How To Maintain Your Driveway

Keeping your driveway looking neat and tidy is an easy way to making your home look welcoming to visitors and if you are thinking of selling in the near future, it certainly pays to keep it in good repair. Much will depend on what your driveway is surfaced with as to how you look after it – some surfaces are very low maintenance, others need more or less constant checking and attention.


How to maintain your drivewayThe main issues with gravel is that it is very weed prone and also tends to move around. Unless a drive is dead flat, it is not sensible to use gravel as it won’t be long before the surface is all over the road or in the hall, depending on direction of slope. Assuming it is laid on flat ground, gravel does tend to flatten into tyre grooves and these need to be levelled out on a regular basis. Moving the car’s position by a foot or two regularly can actually help to compact the gravel and make it easier to look after. If it is laid on a solid surface or a heavy duty membrane, the chances are that weeds will be quite shallow rooted and won’t grow if the season is hot and dry, but if they are allowed to get bigger and then die and rot down, a layer of natural compost will develop and then there can be a major weed problem that can only be dealt with by using weedkiller. If you have children or pets, you must keep them off the surface until it is thoroughly dry and also try and avoid walking on it yourself before going inside, as some can damage carpets.


Concrete, whether flat or marked out as bricks or slabs, is very low maintenance but must be checked for cracks, because these will only worsen in freezing weather if rain gets in and causes expansion underneath the slab. The main problem with concrete is a tendency to develop a layer of algae or moss which can be slippery and very dangerous underfoot. There are various products on the market which remove slime but they can be quite toxic, so you must take care and read the instructions carefully. A less dangerous way of getting rid of this kind of problem on a drive is a pressure washer. These can be hired, but they are also relatively cheap to buy these days and most people find other uses for them if they opt for purchase rather than rent. It is also fun, blasting an area clean and with regular use, it will keep your drive spick and span.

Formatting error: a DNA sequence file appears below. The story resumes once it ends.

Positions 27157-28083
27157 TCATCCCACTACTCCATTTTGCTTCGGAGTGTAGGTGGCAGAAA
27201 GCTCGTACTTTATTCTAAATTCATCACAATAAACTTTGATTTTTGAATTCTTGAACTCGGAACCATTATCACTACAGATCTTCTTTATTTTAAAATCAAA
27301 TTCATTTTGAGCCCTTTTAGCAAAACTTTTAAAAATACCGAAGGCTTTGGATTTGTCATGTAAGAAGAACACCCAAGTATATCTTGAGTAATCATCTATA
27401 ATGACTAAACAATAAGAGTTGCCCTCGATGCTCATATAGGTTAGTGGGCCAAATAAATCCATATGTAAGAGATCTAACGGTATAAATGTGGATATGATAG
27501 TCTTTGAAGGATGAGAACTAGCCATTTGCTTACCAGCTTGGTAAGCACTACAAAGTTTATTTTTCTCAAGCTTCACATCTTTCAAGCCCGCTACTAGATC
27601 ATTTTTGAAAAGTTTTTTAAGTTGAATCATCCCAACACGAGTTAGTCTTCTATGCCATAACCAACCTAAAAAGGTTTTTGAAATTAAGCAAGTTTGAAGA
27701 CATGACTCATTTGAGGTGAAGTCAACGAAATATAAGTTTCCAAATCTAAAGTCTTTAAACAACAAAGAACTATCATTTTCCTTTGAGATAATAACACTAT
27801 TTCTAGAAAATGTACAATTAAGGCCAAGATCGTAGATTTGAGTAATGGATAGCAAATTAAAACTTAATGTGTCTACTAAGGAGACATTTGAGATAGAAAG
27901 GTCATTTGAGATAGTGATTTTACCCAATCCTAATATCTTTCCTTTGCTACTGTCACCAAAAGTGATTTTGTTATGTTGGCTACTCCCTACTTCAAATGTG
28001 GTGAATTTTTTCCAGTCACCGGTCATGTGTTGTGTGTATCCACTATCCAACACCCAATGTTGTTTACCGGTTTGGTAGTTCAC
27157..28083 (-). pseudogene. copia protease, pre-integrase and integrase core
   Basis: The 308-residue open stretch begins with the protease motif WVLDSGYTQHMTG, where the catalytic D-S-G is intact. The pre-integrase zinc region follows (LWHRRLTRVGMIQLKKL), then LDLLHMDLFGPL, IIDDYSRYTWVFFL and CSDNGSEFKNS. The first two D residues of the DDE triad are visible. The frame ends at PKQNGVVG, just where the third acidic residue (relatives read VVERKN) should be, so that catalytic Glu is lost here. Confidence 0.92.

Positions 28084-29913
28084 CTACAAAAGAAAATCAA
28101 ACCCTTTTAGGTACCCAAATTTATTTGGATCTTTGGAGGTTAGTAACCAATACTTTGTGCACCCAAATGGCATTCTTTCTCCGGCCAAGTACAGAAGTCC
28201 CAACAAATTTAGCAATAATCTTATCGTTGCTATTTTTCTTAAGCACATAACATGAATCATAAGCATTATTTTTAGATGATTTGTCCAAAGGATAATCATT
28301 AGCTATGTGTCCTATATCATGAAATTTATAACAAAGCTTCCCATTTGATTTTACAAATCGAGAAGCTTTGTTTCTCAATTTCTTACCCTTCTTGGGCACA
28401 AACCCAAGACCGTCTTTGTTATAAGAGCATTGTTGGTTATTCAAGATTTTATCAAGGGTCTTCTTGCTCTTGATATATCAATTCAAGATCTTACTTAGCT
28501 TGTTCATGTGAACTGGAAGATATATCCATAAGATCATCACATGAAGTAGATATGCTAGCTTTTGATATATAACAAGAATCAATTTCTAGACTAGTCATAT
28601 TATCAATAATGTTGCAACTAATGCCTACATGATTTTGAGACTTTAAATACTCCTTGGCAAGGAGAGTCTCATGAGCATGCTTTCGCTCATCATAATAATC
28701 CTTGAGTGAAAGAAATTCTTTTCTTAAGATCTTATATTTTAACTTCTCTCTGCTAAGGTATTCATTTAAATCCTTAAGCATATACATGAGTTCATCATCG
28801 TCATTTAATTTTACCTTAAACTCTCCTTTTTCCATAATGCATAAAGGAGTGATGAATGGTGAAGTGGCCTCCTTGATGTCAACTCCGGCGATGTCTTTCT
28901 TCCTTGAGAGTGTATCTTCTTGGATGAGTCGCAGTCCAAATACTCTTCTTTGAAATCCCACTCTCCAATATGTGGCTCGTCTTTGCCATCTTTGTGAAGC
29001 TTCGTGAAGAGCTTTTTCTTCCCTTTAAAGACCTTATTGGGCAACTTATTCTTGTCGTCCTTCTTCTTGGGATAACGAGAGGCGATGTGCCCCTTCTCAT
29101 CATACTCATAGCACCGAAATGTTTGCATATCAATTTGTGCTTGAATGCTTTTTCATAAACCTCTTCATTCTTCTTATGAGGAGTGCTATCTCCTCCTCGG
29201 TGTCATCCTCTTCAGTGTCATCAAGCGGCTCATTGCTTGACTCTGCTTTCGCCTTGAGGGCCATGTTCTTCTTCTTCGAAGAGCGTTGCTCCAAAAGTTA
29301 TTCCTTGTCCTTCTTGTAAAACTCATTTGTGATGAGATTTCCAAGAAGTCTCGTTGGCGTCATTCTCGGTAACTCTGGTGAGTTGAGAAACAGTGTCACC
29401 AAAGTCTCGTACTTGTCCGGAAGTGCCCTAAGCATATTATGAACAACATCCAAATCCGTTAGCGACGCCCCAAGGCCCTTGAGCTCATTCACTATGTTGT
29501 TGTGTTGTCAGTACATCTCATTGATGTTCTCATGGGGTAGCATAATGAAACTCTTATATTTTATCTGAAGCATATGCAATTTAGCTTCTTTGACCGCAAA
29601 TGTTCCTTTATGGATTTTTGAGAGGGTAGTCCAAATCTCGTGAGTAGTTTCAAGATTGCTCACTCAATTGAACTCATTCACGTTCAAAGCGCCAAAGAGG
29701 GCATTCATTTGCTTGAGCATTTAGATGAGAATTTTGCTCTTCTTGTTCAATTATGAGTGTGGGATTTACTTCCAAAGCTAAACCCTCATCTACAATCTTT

Brick driveways are really popular these days and although they are the most expensive surface to use they do look lovely. When they are laid, the builders use a thick, compacted layer of dry cement and sand which is also forced between the bricks and then cured with dampening. The process is slow but done well gives a very long lasting driveway. When these drives age they do tend to become a little prone to weeds but if you make it a regular task to brush sand across the cracks to keep them filled, you shouldn’t have too much trouble. Some ‘brick’ drives are not made of individual bricks at all, but are made from pressing a mould into the wet surface of a concrete drive. These look pretty convincing from a distance and need much less maintenance over the years as there are, of course, no gaps.

General care

Most driveways are built on a layer of hard core which will withstand the weight of an average to large family car, spread across an average wheelbase. It isn’t a good idea to overload the drive’s surface on a regular basis or you might find that your drive surface will crack. This will let water in which, in the winter, might freeze and as ice has more mass than water, it will cause heave of the drive, followed by collapse when it thaws. This can be quite a difficult problem to put right and sometimes will need a whole new drive. Most concrete drives have expansion areas built in, with a visible line, often filled with wood, between blocks. Gravel drives with solid bases should be checked periodically for damage – this can be a bit of a heavy job but is well worth it in the long run. Spills such as oil should be cleaned up as soon as possible, to prevent slip hazards as well as a nasty mess being tracked into the house.